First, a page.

|Published (Last):||21 August 2005|
|PDF File Size:||5.33 Mb|
|ePub File Size:||18.39 Mb|
|Price:||Free* [*Free Regsitration Required]|
This work of Adi Shankara underscores the view that devotion Bhakti to God, Govinda, is a vastly important part of general spirituality, as emphasised by Bhakti Yoga and the Bhakti movement. The first stanza of the composition, featuring the eponymous line “Bhaja Govindam”, reads as follows: Worship Govinda, worship Govinda, Worship Govinda, oh fool! At the time of your death, Rules of grammar will not save you.
Rajagopalachari put in his commentary, “When intelligence jnana matures and lodges securely in the heart, it becomes wisdom vignyana. When that wisdom vignyana is integrated with life and issues out in action, it becomes devotion bhakti. Knowledge jnana which has become mature is spoken of as devotion bhakti. If it does not govidam transformed into devotion bhaktisuch knowledge jnana is useless tinsel.
In this prayer, Adi Shankaracharya emphasizes the importance of devotion for God as a means to spiritual development and to liberation from the cycle of birth and death. The prayer leaves one in no doubt that the renunciation of our egotistical differences and surrender to God makes for salvation.
Bhaja Govindam – Wikipedia
Many scholars hold that this composition encapsulates with both brevity and simplicity the substance of all Vedantic thought malayqlam in whatever other works that Adi Shankaracharya wrote:. The refrain “Bhaja Govindam” which defines the composition and gives it its name invokes the almighty in the aspect of Vishnu ; it is therefore very popular not only with Sri Adi Shankaracharya’s immediate followers, the Smarthasbut also with Vaishnavas and others.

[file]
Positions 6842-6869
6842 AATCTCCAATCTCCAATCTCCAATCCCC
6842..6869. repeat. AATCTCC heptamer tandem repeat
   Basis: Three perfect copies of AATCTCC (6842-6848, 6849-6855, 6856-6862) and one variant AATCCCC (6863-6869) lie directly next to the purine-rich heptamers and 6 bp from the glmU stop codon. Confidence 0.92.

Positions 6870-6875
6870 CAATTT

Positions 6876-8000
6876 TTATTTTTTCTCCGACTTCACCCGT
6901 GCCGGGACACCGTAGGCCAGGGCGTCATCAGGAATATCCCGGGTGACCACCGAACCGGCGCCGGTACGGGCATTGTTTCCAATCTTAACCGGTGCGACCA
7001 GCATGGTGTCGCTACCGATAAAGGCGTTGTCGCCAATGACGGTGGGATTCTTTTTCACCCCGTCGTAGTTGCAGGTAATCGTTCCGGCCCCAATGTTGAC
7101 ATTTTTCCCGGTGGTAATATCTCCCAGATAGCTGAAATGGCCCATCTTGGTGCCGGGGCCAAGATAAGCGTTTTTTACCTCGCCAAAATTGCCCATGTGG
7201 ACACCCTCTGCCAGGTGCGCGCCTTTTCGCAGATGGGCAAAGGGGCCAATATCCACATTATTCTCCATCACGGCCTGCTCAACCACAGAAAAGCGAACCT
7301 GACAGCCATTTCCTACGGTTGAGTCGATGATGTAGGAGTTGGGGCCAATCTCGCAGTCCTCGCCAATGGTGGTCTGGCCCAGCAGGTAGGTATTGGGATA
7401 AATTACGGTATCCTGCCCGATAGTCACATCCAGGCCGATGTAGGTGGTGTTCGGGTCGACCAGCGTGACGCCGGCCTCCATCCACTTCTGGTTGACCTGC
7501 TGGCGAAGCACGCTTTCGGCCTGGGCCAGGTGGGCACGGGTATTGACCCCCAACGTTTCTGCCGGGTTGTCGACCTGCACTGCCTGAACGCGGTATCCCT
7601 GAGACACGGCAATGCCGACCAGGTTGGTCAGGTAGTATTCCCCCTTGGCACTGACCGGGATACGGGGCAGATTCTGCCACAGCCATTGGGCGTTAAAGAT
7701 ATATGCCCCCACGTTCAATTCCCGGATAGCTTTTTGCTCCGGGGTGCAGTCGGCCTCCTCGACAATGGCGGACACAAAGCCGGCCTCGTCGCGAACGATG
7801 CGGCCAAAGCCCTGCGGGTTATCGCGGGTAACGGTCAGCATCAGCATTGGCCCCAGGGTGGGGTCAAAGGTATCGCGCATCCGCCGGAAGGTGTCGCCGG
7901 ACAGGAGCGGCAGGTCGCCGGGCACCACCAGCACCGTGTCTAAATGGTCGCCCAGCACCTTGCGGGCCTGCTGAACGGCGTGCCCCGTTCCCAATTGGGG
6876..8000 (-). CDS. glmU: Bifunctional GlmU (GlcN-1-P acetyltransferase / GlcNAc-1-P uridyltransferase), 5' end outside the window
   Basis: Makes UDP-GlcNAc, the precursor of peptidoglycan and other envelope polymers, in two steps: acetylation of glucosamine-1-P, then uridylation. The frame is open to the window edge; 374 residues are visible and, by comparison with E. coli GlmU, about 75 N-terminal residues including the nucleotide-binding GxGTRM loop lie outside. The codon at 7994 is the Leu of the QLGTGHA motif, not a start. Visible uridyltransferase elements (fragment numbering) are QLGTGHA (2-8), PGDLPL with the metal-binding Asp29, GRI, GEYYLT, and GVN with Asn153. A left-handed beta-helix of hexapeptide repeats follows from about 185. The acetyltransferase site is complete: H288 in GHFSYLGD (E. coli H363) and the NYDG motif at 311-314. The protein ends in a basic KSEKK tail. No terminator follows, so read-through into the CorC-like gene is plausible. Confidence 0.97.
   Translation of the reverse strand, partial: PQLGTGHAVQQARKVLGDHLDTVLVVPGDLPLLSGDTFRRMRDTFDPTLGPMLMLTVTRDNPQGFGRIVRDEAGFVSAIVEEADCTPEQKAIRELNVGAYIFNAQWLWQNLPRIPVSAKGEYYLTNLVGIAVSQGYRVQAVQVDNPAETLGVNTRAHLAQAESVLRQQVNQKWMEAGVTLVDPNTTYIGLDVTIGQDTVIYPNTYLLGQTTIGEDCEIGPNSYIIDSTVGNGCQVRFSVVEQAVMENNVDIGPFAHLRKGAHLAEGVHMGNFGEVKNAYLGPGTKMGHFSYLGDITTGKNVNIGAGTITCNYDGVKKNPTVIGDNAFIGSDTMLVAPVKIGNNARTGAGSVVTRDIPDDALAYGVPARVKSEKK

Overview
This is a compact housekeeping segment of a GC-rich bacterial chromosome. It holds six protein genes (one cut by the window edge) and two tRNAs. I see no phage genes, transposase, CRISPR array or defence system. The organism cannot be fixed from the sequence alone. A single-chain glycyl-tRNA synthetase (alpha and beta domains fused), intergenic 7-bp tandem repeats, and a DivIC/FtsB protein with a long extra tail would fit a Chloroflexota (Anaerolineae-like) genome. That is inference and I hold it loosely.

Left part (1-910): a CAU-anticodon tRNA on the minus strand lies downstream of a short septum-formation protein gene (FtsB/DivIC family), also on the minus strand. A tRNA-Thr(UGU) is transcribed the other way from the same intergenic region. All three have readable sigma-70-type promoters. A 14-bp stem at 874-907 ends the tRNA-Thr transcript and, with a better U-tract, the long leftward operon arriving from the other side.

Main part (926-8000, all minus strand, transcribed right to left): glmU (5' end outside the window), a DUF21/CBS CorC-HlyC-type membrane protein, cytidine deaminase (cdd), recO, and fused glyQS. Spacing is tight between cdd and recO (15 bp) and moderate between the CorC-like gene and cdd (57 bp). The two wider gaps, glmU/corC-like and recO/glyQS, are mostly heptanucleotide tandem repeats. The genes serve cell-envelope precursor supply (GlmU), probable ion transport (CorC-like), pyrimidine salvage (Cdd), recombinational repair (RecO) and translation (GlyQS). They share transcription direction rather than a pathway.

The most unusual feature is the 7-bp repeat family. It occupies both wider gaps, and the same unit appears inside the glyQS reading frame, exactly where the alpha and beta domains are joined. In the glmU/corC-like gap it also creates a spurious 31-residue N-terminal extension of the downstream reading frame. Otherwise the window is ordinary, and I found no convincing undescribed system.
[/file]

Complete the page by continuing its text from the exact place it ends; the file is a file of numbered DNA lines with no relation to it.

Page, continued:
There is a story attached to the composition of this Hymn. It is said that Shri Adi Shankaracharya, accompanied by his disciples, was walking along a street in Varanasi one day when he came across an aged scholar reciting the rules of Sanskrit grammar repeatedly on the street.
Taking pity on him, Adi Shankara went up to the scholar and advised him not to waste his time on grammar at his age but to turn his mind to God in worship and adoration, which would only malaaylam him from this vicious cycle of life and death.
The hymn “Bhaja Govindam” is said to have been composed on this occasion. The composition consists of thirty-three verses. Besides bhajs refrain of the song beginning with the words “Bhaja Govindam”, Shankaracharya is said to have sung twelve other verses.
Hence, the hymn bears the title “Dvadasamanjarika- Stotra ” A hymn which is a bunch of twelve verse-blossoms. The fourteen disciples who were with the Master on that occasion are believed to have added one verse each. These fourteen verses are together called “Chaturdasa-manjarika-Stotra” a hymn consisting of fourteen verse-blossoms. The rendition of this hymn by M. Subbulakshmi is very govinndam.
From Wikipedia, the free encyclopedia. Chronology of Hindu texts.
Published by Chinmaya Publications Trust, Central Chinmaya Mission Trust, Translated by Giridhar, M. Retrieved 30 December Published by Motilal Banarsidass Publ.
Part of a series on. Other scriptures Bhagavad Gita Agamas.
Timeline Chronology of Hindu texts. Sanskrit Wikisource has original text related to this article: Wikisource has original text related to this article: